What GameStop Wants Investors to Know
There are significant uncertainties swirling around GameStop‘s (NYSE:GME) business today. The retailer hasn’t had a permanent CEO for several quarters, after all, and it isn’t expected to hire a new leader until management completes a review that might result in a major strategic pivot or a deal to take the entire company private.
Its recent earnings results didn’t clarify whether that sale will happen, but they did answer some important questions investors had about the health of its business at the start of the holiday shopping period.
Below are a few highlights from the conference call that interim CEO Shane Kim and his executive team had with investors to put the third-quarter report into perspective.
A good quarter for new games
As you know, we are the market share leader in the video game industry and we have increased our focus on leveraging that position and our many competitive advantages to further grow our market share. We are very proud that the increased focus has paid off.
The third quarter, and October in particular, was a huge selling period for the video game industry thanks to major releases like Red Dead Redemption 2 and Call of Duty: Black Ops 4. GameStop executed well during this time and grabbed market share in the physical video game space, executives said. Launch promotions around these big releases helped drive customer traffic higher, leading to the retailer’s first quarter of positive global comps since late 2017. The healthy demand also lifted results in ancillary categories like accessories and collectibles.
The trade-in business is shrinking
We continued to see declines in pre-owned software, [because] of fewer title launches and a decline in physical software sales earlier in 2018 which affect[ed] inventory levels, [as well as] weakening demand … [due to greater] digital access to older titles and fewer promotions offered to our customers in the quarter.
— CFO Robert Lloyd
GameStop is finding it hard to adjust its business model to the new realities of a digital-focused video game industry. Pre-owned software sales fell 13% due to the combination of several negative factors including lower inventory. That represents a worsening from the prior quarter’s 10% drop.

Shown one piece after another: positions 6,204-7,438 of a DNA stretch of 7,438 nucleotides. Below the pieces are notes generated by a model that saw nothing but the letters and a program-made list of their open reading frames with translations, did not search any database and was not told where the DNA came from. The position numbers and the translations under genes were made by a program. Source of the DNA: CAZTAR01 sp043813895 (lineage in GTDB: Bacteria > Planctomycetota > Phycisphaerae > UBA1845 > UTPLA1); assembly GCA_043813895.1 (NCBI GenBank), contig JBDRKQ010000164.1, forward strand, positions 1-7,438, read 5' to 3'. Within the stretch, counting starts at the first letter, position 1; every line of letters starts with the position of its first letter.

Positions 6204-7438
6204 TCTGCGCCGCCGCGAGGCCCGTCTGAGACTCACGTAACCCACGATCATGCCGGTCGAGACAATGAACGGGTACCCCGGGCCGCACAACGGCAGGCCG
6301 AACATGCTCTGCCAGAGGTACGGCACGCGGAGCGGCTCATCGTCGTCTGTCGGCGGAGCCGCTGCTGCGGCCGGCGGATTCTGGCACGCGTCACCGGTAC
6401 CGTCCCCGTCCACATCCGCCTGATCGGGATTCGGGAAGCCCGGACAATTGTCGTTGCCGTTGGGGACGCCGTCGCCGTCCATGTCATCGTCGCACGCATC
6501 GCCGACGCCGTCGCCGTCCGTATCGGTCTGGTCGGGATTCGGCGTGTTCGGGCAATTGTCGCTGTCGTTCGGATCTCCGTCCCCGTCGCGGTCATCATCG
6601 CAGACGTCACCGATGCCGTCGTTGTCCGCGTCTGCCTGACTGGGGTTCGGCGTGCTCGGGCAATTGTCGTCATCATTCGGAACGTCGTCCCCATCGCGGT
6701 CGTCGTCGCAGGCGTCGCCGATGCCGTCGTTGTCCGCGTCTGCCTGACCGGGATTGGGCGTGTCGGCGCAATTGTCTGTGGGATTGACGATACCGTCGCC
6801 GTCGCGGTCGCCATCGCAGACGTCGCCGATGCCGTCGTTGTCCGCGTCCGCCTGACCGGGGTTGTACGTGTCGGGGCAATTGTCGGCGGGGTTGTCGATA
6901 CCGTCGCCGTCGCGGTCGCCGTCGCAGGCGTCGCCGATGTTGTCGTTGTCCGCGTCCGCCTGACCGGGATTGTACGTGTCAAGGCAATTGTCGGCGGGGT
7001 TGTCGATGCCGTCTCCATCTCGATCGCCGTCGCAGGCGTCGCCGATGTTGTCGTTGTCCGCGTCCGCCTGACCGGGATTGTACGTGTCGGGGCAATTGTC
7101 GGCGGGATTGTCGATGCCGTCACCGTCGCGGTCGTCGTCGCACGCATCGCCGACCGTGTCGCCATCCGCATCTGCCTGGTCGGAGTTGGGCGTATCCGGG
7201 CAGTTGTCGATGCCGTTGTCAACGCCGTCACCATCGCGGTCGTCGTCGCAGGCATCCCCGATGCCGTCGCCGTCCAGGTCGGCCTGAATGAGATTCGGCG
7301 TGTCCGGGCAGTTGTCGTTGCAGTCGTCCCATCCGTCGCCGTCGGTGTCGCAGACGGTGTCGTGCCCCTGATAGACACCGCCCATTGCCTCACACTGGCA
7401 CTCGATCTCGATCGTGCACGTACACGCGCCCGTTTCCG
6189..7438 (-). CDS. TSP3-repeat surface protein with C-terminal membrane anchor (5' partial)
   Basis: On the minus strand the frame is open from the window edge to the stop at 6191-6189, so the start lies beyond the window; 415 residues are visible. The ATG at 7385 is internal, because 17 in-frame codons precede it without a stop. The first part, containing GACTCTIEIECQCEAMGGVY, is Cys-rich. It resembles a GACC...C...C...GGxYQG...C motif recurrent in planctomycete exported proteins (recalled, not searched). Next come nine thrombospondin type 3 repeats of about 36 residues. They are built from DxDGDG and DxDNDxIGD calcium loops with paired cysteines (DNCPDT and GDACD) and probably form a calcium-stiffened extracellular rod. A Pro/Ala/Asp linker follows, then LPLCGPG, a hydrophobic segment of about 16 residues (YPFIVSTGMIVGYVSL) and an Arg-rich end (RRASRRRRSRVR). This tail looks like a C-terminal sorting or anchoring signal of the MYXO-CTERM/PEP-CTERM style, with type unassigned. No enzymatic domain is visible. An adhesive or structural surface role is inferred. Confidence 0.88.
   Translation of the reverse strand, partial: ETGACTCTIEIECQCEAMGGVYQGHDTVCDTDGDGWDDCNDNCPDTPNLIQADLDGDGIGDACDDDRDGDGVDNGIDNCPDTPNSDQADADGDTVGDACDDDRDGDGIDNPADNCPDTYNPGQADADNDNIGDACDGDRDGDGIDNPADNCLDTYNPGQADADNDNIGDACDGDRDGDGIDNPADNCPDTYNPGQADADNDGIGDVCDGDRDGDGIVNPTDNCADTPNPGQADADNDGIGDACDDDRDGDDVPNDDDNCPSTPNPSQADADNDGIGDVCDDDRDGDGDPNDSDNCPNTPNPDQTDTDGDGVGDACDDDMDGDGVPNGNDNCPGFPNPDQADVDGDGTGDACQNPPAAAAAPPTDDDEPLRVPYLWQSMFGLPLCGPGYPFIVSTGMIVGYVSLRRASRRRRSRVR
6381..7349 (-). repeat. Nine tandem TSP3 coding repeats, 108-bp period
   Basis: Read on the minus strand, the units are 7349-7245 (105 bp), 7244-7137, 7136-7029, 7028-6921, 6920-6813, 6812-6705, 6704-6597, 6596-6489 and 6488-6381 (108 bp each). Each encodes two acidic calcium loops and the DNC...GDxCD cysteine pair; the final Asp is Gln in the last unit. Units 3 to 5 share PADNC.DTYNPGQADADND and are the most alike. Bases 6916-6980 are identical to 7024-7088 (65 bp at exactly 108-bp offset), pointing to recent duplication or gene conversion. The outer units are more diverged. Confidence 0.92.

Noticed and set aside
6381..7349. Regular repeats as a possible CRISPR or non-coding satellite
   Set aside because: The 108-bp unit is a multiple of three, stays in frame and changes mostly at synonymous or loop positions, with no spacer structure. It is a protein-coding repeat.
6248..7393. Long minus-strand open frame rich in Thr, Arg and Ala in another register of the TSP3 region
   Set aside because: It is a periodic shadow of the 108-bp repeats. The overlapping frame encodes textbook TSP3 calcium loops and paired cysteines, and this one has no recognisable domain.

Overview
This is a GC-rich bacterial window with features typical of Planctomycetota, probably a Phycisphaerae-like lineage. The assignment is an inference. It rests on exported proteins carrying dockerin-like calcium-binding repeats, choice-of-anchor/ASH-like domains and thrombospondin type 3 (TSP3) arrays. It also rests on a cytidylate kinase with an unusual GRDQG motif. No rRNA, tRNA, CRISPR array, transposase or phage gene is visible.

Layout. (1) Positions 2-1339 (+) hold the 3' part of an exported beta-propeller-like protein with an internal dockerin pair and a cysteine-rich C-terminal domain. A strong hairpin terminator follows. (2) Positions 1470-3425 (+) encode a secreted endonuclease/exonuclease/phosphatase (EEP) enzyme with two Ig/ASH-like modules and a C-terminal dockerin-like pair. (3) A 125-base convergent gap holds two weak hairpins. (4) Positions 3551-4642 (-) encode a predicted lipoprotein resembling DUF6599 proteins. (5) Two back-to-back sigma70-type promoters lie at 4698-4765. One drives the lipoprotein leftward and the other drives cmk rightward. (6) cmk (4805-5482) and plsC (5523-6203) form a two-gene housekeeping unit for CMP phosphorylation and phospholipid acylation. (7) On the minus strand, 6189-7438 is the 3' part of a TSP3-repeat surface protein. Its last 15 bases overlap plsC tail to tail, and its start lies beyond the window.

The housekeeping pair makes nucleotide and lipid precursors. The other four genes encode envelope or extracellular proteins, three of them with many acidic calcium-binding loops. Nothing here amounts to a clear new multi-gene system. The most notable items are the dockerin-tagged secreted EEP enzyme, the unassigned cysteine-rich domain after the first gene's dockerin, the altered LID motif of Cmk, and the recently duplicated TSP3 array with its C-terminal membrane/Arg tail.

This slump forced the retailer to rely more on the sale of new hardware and new software, but these categories deliver much lower profit margins. As a result, overall gross profitability fell to 33.1% of sales from 34.7% a year earlier. “We continue to face challenges in our traditional physical video game retail business model,” Kim said.
A promotion-heavy quarter ahead
We drove strong sales performance over Black Friday weekend and Cyber Monday. However, the overall sales and margin performance are not as strong as we had expected and we are reducing our full-year outlook given our expectation that fourth-quarter sales will skew more toward hardware than initially planned, given what we saw in November.
Thanks to a condensed video game release calendar, GameStop’s business is so heavily dependent on the holiday shopping season that even small demand shifts during the period can produce big swings in its 2018 outlook. That’s what happened in late November, when management noticed that several of its software titles, and a few sales promotions, were underperforming expectations.
This led to a downward revision to its earnings outlook so that profits should now land between $2.55 and $2.75 per share rather than the prior range of $3.00 to $3.35 per share. That result would still easily cover its generous dividend payment, but it translates into significant profitability struggles despite GameStop’s strong hold on the physical video game retailing niche.